Articles Tagged:

access

12 articles
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Google To Acquire Skybox Imaging For $500 Million To Improve Internet Access And Disaster Relief

There have been rumblings recently that, adding to its other (perhaps more far-flung) efforts to improve Internet access around the world, Google would eventually deploy its own fleet of satellites. Today, those rumblings got a little bit closer to reality as Google announced its agreement to acquire satellite imaging company Skybox for $500 million in cash.

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Skybox's journey so far, according to the announcement on its own blog, has been about revolutionizing "access to information about the changes happening across the surface of the Earth." Having already deployed the world's smallest high-resolution imaging satellite, the company says it's already made "great strides."

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Brivo Labs Demonstrates OKDoor - See Who's At Your Door And Let Them In Through Google Glass

As Google Glass continues toward an inevitable public release, users (and developers) are still trying to puzzle out exactly what the device is best suited for. There are games, cooking apps, news alert apps, and of course a tidy bundle of Google services in the slowly expanding list of official Glassware. Of course, there's more to Glass than official Glassware. Developers are making some fairly compelling tools for Google's eyeball computer, and Brivo Labs, in an effort to "explore the future of wearable technology," recently published a demonstration of one such tool.

OKDoor, an app that beams visitors to your Glass and allows users to grant (or deny) access with a tap, is actually a demonstration of Brivo's SAM API, a tool Brivo Labs is developing as "a game changer in the way people interact and manage everyday access needs." Of course this includes opening physical doors.

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Google And Samsung Reach Cross-Licensing Deal For Current Patents And Those Filed Over The Next Ten Years

Through its official global blog, Samsung today announced a new patent licensing deal reached with Google, whereby both companies will have access to each other's existing patents and those filed over the next ten years, covering "a broad range of technologies and business areas."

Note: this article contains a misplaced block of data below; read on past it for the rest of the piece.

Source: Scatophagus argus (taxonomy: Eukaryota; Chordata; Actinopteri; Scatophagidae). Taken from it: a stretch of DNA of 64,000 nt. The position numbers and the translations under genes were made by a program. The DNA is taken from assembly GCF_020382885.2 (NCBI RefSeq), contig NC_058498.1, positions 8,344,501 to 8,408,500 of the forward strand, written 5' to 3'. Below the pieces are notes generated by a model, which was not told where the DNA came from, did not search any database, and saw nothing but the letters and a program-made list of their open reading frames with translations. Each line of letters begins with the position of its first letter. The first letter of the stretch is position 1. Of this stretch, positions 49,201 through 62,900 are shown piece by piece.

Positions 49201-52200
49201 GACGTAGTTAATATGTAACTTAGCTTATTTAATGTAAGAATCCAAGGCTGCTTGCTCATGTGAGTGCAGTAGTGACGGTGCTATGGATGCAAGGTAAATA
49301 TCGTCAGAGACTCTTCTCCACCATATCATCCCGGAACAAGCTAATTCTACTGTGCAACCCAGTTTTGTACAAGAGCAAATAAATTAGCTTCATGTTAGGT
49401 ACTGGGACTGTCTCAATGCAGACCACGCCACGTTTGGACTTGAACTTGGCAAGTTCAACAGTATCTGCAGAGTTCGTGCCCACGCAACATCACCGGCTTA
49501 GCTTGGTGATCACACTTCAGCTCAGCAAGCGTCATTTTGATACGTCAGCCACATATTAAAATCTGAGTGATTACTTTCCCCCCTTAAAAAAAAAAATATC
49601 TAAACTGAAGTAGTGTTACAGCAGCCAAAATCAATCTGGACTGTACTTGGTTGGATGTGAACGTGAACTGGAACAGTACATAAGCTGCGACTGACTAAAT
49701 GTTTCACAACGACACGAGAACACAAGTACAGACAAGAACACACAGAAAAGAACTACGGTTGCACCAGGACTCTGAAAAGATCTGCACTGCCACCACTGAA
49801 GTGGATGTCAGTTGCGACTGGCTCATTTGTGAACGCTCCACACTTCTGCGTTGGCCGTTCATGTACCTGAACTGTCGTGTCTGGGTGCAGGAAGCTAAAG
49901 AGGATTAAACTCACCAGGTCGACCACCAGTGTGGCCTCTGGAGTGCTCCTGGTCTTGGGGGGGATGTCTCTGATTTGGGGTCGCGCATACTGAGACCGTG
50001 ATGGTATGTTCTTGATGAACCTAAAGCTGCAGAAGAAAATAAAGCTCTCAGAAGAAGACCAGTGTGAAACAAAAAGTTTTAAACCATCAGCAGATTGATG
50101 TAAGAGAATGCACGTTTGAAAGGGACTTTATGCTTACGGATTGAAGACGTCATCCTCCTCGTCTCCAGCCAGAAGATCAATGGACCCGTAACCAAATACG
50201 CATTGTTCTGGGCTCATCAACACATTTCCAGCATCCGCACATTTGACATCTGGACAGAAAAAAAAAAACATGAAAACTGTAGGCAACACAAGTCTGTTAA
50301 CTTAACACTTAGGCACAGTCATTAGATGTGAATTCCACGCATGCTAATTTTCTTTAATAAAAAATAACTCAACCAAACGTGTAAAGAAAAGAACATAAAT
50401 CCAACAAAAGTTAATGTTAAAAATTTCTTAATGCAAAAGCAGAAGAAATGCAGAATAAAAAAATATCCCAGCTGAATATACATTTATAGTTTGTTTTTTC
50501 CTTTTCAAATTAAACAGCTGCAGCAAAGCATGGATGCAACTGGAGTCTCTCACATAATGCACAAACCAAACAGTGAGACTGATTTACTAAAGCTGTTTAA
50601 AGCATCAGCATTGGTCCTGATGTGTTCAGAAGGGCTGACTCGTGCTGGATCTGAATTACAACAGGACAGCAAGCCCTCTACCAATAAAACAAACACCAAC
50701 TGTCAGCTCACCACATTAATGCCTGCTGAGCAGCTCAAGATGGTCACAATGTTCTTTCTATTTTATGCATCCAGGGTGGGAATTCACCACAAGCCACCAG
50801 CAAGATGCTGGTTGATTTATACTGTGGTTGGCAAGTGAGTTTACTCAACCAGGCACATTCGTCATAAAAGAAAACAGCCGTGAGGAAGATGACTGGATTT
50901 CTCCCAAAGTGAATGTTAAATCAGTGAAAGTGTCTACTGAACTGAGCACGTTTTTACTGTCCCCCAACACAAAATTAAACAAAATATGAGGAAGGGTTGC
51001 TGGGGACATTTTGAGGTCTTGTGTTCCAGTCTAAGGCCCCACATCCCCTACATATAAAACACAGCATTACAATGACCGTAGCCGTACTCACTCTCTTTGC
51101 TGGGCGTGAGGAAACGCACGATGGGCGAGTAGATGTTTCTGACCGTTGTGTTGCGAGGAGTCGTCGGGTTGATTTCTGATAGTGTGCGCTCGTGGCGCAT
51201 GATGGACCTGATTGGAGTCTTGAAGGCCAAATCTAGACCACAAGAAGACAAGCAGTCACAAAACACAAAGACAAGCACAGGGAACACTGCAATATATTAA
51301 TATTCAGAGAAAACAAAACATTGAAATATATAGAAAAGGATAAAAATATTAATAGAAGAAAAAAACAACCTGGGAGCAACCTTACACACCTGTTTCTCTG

The cross-licensing agreement is described by Google's Deputy General Counsel for Patents, Allen Lo, as one that will help the two giants "reduce the potential for litigation, and focus instead on innovation." Indeed that has been a popular refrain as both Google and Samsung have historically faced (and continue to face) patent challenges from various other companies on various grounds.

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Cracking Glass – Saurik Posts Account Of Google Glass Root, Controversy, Exploits, And How To Crack Your Own Glass

Several days ago, something happened that sent a not insignificant ripple through coverage of Google Glass: someone "jailbroke" the device.

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Saurik, who posted the above photo to Twitter, had modified Glass' software "while in the Bay Area after picking it up from Google's headquarters in Mountain View."

Understandably, this idea was a bit bedeviling to the press – ostensibly, Glass is a relatively limited platform for developers, who can only write apps using a web-based API, allowing software to be integrated with the device over the internet. Eric Schmidt's words regarding the relative closed-ness (or at least, less-than-total openness) of Glass' platform to start were still wet on the page.

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Titanium Backup Updated To Version 5.8 With Web Server Backup Upload/Download, Support For USB MTP, And More

Titanium Backup, perhaps the most popular and powerful root backup solution available, got an update to version 5.8 today, an update that brought with it fixes, added support, and new features.

Probably the most significant new feature is the addition of web server backup uploading and downloading (for Pro users). If that sounded like a sentence written in Greek, we'll try to expound – what this means is that your device can now start a web server right from the Titanium Backup interface. You can then download and upload backups on your PC by accessing the server (in a method similar to AirDroid).